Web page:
tiling kitchen counter tops

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I'm-just-fine, I rush to your aesthetic defense! Tile countertops remind me of visits to kitchens in northern California, where tile had been used a lot for the last century or so. It looks washable (like a bathroom wall does), informal, and cheerful.
Clean-up is accomplished by putting a bit of bleach in the cleaning water; that takes care of the germs.
In my own New England kitchen I added a countertop between stove and main countertops (which are of maple - I'm sure I can hear the uproar of the sanitarians already) by setting extra ceramic floor tiles onto 3/4" plywood, using clear silicone caulk/glue, and leaving no grouting space between them. I used painted lath for the front trim, nailing it tø the plywood edge. This area doesn't have to handle bare food items, only hot pans and tea mugs, so the sterilizing of the surface isn't an issue. It always makes me remember fondly my trips to the Bay Area and the Napa valley. Go with tile.
C.C.
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Hi again, Thanks for the responses, particularly from dadiOH, Big Jake, Jim, and C.C. I pretty well have in mind what I have to do now to accomplish the task.
To those who say that marine ply is overkill, I'd point out that the reason I'm using it is for the same point a couple of you raised about water leakage and swelling. The marine ply will negate that. My one concern is to ensure I get ply that isn't too wet, as I don't want it drying out and warping/shrinking after the job is done.
As for the anonymous poster (aren't they always?) with a fixation on hygiene, is there anything intelligent or constructive to your posts that had any relevancy to the question that was posed, or do you simply have a problem reading English? Most counter top materials can pose health risks unless meticulously maintained and cleaned. Porous stone counters that don't have the seal maintained can harbor bacteria, as can wood counter tops. Prepping food, such as cutting up meats or vegetables, on counters such as corian or laminate can damage the surface and create scratches that can also harbor bacteria. Many stone counter tops can also be stained relatively easily unless care is taken to prevent the problem. And as for the direct point about tile and grout, as someone else has already noted if both are well sealed and maintained the problems inherent with the medium should be no more or less of a problem that certain types of stone used for counter tops.
Your pedantic point regarding chicken is also presumptive BS, as we're vegetarian, and while you may be happy dumping baking items all over your counter top to make cakes we prefer using wax paper, regardless of the surface we're using. And if you're trying to suggest that you place your salad items directly on the counter top before cutting them up I'd suggest it's you who has the problem with hygiene. Like most people, I wash all of my fruit and vegetables under a tap before placing them on a cutting board (or directly in my mouth) to clean off any chemical residues or dirt that might still be in place as a result of the growing process.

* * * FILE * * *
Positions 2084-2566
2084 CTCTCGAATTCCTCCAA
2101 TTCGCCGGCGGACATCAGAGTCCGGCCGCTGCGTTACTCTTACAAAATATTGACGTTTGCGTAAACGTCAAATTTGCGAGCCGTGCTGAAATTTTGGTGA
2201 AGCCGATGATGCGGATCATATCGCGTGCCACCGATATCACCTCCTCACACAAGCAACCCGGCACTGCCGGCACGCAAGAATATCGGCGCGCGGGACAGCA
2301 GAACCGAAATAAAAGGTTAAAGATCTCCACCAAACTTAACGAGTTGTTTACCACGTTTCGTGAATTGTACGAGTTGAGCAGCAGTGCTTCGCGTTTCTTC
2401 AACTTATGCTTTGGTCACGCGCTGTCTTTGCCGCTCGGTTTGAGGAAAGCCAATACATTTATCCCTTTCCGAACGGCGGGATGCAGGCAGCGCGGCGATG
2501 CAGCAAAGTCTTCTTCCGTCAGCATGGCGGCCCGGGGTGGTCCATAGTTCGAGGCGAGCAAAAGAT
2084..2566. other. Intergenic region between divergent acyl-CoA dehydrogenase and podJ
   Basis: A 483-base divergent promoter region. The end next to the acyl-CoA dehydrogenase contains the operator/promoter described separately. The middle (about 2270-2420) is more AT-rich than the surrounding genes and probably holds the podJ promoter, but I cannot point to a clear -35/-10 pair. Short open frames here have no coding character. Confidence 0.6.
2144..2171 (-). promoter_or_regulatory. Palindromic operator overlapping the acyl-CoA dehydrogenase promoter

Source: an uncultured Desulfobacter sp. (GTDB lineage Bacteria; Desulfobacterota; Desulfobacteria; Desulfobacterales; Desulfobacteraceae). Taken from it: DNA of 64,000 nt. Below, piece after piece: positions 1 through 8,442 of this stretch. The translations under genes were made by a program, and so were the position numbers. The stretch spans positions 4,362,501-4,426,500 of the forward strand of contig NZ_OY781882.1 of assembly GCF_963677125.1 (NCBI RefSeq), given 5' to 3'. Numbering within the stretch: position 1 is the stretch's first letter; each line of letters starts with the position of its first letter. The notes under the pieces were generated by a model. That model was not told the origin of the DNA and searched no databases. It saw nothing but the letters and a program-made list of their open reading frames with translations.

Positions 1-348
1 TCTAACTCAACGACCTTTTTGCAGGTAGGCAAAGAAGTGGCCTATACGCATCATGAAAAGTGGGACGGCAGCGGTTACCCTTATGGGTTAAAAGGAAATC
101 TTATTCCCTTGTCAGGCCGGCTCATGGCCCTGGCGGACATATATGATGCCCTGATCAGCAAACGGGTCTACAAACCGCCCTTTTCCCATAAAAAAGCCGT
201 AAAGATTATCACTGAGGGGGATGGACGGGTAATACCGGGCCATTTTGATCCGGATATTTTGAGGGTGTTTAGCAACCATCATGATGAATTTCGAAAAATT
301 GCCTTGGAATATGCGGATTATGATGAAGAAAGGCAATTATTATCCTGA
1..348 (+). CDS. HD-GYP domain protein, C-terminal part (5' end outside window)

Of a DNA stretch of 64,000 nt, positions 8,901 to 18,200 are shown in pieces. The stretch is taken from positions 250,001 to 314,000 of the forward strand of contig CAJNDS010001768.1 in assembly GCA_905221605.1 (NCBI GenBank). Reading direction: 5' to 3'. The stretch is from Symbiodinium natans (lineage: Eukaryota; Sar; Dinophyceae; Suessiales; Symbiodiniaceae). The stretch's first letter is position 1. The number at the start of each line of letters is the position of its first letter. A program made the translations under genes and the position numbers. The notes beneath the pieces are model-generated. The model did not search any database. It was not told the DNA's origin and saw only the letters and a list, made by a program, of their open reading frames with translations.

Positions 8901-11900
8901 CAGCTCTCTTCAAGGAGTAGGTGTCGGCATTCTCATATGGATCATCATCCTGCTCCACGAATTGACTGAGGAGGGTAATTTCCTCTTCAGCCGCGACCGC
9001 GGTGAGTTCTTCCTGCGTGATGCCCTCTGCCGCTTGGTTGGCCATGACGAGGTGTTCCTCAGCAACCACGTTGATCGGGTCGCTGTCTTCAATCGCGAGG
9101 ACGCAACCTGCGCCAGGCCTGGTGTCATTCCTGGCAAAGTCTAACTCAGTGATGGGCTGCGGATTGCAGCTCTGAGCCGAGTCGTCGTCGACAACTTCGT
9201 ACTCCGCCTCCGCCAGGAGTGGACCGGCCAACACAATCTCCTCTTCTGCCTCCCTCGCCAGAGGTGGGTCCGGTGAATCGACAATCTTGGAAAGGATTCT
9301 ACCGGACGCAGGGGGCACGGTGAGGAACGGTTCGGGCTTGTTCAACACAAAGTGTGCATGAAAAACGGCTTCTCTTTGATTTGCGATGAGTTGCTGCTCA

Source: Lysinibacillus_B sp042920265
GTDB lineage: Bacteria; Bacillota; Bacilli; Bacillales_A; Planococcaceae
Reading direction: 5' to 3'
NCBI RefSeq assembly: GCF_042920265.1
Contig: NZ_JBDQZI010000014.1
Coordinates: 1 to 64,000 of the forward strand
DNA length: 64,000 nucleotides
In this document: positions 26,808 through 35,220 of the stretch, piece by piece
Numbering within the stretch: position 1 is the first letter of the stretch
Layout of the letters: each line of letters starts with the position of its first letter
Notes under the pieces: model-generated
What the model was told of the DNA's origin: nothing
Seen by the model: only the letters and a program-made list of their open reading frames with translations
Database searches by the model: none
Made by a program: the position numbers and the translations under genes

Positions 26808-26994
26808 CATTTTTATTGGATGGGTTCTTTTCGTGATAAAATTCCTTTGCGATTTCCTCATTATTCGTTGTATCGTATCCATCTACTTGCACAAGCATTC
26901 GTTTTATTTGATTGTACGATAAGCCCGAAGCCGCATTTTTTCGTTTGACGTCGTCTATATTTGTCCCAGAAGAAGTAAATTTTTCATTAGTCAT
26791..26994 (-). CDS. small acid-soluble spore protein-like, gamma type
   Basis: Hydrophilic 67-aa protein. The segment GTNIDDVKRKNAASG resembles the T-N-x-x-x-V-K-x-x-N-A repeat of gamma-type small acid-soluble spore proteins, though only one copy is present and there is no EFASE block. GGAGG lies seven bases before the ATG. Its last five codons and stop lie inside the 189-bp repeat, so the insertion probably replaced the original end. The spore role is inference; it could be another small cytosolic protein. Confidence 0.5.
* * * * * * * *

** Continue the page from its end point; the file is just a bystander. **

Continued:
In short, if you can't contribute something meaningful and pertinent why bother going to so much trouble to demonstrate your blow hard tendencies and irrelevant prattle? Do you really like seeing your views on display that much? You've contributed nothing of substance, just a leery if somewhat skewered fixation with hygiene that would have made Howard Hughes proud.
Rest assured that your points about gagging over food prepared on tiled counter tops has been noted, as has your point about the fact you'd never eat such food - is that before or after you've gagged, by the way? I can't tell you with what regret we'd have to accept the fact you'd never call round to our meager little home for a meal with our family as a result. After what I've read here I can see that we'd undoubtedly be missing out on one of the greatest experiences of our lives.
Cheers..........Tim
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A quick hello again, Sorry to Chris Lewis and SteveB, your posts came in while I was writing my previous post.
Yeah Chris, I agree with your view, I will be going with the idea of putting the tile directly onto marine ply.
And to Steve, tile can look dated if applied in that awful 70's fashion. If you look around you can see some tile layouts that look very tasteful and warm. We're going with a slate colored tile that's 6" square, with wood trim on the edges that will match the color of the cabinets. I'm also setting up the ply base in such a way that I'll be able to remove the counter tops in 5 - 10 years time with relative ease if we decide that we want to change the look to something else.
Cheers.......Tim
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on 10/17/2007 11:06 AM I'm-just-fine said the following:

If you haven't bought the tile yet, when you do, ask the person what is the best way to install the tile, that is, if you are buying it from a tile store. If you are buying it from the big box store, that information may not be available.

Good point. I recently re-tiled my countertop from the 4" ceramic tile to 12" granite tile, and the removal of the old was made easy by the prying up of the plywood from the underlayment.
--

Bill
In Hamptonburgh, NY
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One of the considerations relates to the thermal expansion and contraction of the tiles, relative to the ply or whatever substrate you've installed them over. So part of the problem depends upon the thermal characteristics of your specific tile material (I'm still not sure what type of tile this is).